I think it is probably all too common for students to think about how business school can help them succeed. Although individual success is important when taking on such an investment in time, money, and effort, looking at business school through such a narrow lens seems short-sighted. A recent visitor to our Power and Politics class, Chidi Achebe (MBA-E Class of 2007 and CEO of the Harvard Street Health Center in Boston), offered some parting words of wisdom regarding business success and power: "People are people because of other people." Businesses and powerful individuals work in isolation at their peril. In the thick of it, when the work gets tough and the nights get long, you start to realize that your choice of business school should also be a good match for your commitment and dedication to more than just yourself. Business school, after all, is also about relationships and working with others.
The soft skills of negotiation, patience, timing, empathy, and situational awareness, all mentioned in the Podolny HBR article, are only just starting to get the attention they rightly deserve in the business world; failure to be aware of their importance in the classroom and within the work setting could have disastrous results. Relationships matter and must be cultivated and cared for to thrive and grow. Take into consideration how hard you're willing to work for yourself, your team, your class, and ultimately the reputation of the school and for what it stands.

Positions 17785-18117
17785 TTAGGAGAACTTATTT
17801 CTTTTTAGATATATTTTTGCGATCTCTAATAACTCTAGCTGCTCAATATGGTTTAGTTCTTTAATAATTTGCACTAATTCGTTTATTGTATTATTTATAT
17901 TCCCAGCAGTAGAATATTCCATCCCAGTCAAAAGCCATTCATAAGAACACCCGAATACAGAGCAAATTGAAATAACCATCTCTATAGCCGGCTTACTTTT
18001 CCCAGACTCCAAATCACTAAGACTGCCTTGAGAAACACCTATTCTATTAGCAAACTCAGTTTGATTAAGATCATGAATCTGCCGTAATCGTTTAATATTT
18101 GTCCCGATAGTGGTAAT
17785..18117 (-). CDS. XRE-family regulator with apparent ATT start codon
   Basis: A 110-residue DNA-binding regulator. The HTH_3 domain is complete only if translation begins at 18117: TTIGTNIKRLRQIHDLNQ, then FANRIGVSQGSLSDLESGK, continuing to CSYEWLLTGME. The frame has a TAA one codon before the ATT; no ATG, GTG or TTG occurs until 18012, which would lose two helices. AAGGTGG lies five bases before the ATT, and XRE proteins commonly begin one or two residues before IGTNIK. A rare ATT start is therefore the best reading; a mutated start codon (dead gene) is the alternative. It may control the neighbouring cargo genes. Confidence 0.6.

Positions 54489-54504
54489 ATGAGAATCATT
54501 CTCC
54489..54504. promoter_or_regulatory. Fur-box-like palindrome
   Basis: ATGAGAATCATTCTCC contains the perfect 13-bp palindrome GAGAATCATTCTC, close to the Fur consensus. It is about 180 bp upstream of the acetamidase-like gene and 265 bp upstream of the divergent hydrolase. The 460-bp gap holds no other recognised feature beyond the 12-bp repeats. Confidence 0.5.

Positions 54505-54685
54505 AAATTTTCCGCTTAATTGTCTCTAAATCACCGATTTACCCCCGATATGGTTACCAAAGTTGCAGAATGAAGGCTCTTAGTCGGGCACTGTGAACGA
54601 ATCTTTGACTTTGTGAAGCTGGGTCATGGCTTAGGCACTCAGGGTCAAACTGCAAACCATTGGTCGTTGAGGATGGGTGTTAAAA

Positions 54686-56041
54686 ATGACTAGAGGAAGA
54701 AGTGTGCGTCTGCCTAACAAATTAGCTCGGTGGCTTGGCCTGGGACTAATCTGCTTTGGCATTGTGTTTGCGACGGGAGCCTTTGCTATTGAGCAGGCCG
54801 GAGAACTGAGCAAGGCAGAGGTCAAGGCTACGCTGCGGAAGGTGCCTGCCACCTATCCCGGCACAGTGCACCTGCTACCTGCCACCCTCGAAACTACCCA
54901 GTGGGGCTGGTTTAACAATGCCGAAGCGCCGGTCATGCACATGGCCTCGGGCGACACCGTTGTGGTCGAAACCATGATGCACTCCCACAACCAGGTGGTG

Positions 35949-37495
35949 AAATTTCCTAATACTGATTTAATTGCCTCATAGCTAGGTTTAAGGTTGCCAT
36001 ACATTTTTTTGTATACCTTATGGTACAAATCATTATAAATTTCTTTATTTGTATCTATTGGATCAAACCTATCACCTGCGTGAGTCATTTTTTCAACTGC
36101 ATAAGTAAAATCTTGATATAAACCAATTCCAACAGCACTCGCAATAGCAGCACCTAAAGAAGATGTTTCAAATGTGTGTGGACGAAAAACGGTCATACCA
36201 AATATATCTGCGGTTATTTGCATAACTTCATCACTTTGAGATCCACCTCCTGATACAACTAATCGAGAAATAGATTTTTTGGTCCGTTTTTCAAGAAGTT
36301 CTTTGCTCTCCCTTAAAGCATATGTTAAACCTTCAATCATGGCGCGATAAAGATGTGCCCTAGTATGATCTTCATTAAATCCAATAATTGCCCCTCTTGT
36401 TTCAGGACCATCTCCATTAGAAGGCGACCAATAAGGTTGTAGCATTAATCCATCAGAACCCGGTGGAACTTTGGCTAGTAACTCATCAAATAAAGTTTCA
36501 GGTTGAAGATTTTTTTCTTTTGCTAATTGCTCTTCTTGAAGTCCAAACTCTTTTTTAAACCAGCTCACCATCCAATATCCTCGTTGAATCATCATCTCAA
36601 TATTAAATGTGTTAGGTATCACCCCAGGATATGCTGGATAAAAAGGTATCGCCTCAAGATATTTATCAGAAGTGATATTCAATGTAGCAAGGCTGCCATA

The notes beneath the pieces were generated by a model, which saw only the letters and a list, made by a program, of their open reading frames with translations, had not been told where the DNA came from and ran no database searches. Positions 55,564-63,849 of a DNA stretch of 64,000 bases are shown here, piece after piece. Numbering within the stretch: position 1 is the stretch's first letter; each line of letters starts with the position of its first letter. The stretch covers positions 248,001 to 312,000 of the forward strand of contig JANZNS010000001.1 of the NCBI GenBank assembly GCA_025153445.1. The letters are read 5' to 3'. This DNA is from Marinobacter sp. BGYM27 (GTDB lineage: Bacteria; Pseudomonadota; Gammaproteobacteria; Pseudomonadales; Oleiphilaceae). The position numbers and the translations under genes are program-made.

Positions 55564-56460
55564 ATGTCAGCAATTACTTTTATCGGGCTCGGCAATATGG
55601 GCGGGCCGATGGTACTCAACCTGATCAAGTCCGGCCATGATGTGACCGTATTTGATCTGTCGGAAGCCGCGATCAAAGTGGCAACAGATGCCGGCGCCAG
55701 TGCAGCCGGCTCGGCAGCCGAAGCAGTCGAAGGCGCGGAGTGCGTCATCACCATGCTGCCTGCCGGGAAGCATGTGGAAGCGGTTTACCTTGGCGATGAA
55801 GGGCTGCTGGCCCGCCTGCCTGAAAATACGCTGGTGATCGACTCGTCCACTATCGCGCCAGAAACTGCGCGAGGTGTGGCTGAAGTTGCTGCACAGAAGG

You'll be held to those standards while attending the program and long after you graduate. The rigor of admission is nothing compared to the rigor of the classroom and it shouldn't be. You can't and won't be the best at everything; you can and should be the best version of yourself and figure out what you have to give.
OFF THE BEATEN TRACK
Throughout the past year, I have experienced some of the best opportunities for my own learning outside the classroom. During a class this past semester in Health Care Economics & Finance, I found myself wanting a real sense of what it is like to be in Washington, D.C., at this pivotal juncture for health-care reform. To enhance my academic experience, I spent several days in Washington, D.C., as part of the Tenth Annual Patient Congress. I was able to network with other health-care advocates and business leaders, and I had the chance to meet with health-care legislative assistants to Senators Lieberman (D-Conn.) and Dodd (D-Conn.) as well as my congressman, Representative John Larson (D-Conn.).
In addition to discussing health-care reform, I had the opportunity to ask that my senators and congressman to support the Autism Treatment Acceleration Act of 2009, a piece of legislation important to my own family and far too many other families across the country. My trip to Washington gave me the opportunity to convey my position on health care as a constituent and health-care scholar, as well as to put the concepts of the classroom into context. This experience in Washington also helped solidify and confirm my long-standing aspirations and goals to be a part of a policy relative to the health-care business industry.
It has been quite a year. I'm now 43 class days (nine months) away from the completion of my MBA; business tax and law await me during my second summer boot camp and a week-long stay at the Omni in New Haven. I'm keeping my eye on the prize, but I'm holding onto the enjoyment and fulfillment during this journey. I enter the second year excited about all I have yet to learn and with anticipation for all that will come my way in the months ahead. I owe a debt of gratitude to every person who was a part of my first year at Yale: every single member of my class who teaches me so much, particularly the incomparable Team C (Senai Ahderom, CEO Weblinx; Dr. Edward Valentine; Dr. Jianlin Xu; and Marilyn Cross Piedra) the MBA-E staff, visiting scholars, and the professors who challenge, encourage, and ultimately educate me every day. Onward to second year!